Esso Ulidia was one of eight 250,000dwt-plus ships that were constructed for Esso's red ensign fleet between 1969 and 1973.
The Ulidia was the first ship to emerge from Harland & Wolff's new building dock – claimed to be the largest in the world and still under construction itself when work on the VLCC began in March 1969.
Built on the site of the old outfitting area in the Musgrave Channel, the new dock was 1,825ft (556.26m) long, 305ft wide and 27ft 6in deep. It had been designed as part of a major modernisation programme at the yard with the £13.5m cost partially covered by government grants.
Work on the dock project had begun in late 1967 and was completed – with 24-hour working under floodlights in a bid to comply with contract timescales – while the Esso Ulidia was taking shape.
The ship's construction was slower than planned, with the yard affected by industrial unrest, and the float out in My 1970 had to be delayed for a couple of days because of strong winds.
The first sections of sistership Esso Caledonia were already laid out at the head of the dock and that vessel was completed in the following year.
Esso Ulidia was 1,43ft 3ins (348.4m) loa and weighed 254,011dwt. The vessel was powered by a nine-cylinder geared steam turbine built by English-Electric-AEI Turbine Generators, developing a service speed of 16 knots.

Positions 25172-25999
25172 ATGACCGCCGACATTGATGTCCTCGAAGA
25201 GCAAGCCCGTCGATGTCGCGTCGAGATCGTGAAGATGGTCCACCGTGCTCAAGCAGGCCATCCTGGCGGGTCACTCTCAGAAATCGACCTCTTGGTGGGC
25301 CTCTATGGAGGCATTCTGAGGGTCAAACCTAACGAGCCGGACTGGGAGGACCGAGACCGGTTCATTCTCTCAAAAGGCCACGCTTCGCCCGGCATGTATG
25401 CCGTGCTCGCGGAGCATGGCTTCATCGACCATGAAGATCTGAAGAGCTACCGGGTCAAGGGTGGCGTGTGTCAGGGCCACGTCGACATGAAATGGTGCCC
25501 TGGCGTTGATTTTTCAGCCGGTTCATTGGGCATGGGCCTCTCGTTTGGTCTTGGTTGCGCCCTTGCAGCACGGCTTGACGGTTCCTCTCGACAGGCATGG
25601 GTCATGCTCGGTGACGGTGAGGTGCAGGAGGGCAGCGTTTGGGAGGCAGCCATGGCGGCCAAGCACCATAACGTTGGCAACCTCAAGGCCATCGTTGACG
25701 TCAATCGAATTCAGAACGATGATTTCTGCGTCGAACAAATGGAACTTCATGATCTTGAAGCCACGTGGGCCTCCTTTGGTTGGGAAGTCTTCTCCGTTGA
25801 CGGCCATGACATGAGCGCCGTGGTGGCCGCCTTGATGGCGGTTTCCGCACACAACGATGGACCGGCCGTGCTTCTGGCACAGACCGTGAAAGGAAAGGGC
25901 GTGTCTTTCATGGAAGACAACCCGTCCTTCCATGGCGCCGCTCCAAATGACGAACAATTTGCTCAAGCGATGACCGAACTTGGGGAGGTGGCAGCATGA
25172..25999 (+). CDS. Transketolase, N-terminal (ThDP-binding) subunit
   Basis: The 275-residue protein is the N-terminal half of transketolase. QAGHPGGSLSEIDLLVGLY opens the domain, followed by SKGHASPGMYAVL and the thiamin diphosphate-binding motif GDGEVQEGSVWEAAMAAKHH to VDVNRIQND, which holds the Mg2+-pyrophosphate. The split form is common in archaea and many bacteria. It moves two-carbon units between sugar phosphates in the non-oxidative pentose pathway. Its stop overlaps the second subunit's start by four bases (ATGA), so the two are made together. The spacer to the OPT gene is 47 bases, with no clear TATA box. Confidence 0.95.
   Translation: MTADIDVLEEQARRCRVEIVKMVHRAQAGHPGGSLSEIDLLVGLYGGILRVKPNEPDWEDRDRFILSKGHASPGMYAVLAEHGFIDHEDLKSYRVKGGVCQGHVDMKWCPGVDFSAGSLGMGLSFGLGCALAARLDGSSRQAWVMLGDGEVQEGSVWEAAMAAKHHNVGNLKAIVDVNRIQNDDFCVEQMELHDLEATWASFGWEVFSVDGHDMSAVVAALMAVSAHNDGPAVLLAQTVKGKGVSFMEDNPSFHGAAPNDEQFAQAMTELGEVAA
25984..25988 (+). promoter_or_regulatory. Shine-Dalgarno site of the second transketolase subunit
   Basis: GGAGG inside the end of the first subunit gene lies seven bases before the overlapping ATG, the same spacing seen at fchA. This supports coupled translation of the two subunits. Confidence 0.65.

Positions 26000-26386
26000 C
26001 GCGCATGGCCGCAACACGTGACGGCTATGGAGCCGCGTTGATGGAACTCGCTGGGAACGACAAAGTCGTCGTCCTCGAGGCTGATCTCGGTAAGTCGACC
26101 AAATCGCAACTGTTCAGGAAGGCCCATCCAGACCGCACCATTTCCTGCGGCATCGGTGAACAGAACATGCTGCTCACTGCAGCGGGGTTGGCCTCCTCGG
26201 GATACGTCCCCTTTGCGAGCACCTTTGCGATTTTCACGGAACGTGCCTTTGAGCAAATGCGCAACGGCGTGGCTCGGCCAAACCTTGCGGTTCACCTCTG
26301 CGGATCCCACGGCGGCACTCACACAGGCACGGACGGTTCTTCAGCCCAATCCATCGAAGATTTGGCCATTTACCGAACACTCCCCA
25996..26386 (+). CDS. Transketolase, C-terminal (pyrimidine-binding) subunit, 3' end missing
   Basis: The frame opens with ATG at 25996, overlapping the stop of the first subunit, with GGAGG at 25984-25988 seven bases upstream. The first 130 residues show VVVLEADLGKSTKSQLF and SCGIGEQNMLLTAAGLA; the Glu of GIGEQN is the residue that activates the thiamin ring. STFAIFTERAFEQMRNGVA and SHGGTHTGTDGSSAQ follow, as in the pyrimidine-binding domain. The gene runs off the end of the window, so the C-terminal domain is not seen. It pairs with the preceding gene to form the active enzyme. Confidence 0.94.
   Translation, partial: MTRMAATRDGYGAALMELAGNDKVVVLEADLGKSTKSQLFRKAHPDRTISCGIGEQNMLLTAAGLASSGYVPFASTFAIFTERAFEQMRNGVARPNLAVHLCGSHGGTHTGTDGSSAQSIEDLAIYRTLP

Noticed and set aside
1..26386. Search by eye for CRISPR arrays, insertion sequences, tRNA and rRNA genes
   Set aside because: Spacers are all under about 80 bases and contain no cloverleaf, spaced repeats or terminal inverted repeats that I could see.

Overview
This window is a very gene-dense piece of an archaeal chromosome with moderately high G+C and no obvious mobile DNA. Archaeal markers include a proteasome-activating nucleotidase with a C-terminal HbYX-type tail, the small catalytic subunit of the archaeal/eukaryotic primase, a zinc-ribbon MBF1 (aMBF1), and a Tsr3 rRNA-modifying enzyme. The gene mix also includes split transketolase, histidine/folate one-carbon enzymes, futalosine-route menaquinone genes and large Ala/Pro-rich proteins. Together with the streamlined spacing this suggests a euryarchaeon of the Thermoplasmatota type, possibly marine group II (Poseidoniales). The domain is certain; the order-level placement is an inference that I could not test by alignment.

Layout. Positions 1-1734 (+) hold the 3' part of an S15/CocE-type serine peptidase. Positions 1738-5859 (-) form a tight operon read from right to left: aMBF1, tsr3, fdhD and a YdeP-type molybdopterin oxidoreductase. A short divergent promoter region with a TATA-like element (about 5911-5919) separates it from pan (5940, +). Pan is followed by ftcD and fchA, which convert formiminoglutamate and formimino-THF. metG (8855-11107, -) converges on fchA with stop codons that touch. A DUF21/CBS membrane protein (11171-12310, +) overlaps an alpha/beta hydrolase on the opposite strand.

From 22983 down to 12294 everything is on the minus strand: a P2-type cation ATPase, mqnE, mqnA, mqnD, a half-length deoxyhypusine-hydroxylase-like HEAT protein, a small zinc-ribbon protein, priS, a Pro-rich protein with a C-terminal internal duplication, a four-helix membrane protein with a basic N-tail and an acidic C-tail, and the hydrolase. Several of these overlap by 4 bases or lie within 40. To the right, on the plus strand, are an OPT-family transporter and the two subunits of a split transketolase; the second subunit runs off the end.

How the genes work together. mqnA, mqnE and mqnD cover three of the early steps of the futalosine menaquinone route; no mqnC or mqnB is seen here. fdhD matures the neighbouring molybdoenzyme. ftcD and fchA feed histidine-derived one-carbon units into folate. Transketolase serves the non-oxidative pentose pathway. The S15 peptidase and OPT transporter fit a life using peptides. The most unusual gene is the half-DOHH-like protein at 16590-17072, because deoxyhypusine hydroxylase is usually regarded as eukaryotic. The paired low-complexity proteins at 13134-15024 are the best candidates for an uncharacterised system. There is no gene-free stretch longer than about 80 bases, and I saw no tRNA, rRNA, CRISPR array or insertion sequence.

Esso Ulidia had 20 cargo tanks, three of which were reserved for the carriage of clean water ballast. Four turbine-driven cargo pumps were fitted, capable of discharging up to 10,000 tons of oil an hour.
Crew accommodation was in the after superstructure and was air conditioned. All the officers and ratings had separate cabins with a private shower and toilet, and other crew facilities included a permanent swimming pool, a hobbies room and a dark room.
Esso Ulidia's maiden voyage to the Persian Gulf proved very eventful. While off the coast of Namibia in October 1970, one of the ship's superheated steam lines on the boiler burst, filling the engineroom with steam and seriously injuring one of the engineers.
The nearby Port Line refrigerated cargoship Port Nicholson responded to the distress call and sent a doctor and medical supplies across in a lifeboat before the crewman was evacuated ashore by helicopter.
At the start of 1983, after just over a dozen years in service – mainly operating between the Gulf, the Mediterranean and western Europe – Esso Ulidia became one of many victims of the company's massive fleet restructuring programme.
After a few months laid-up in the Johore River, the ship went on to be scrapped at Kaohsiung, Taiwan, in April 1983.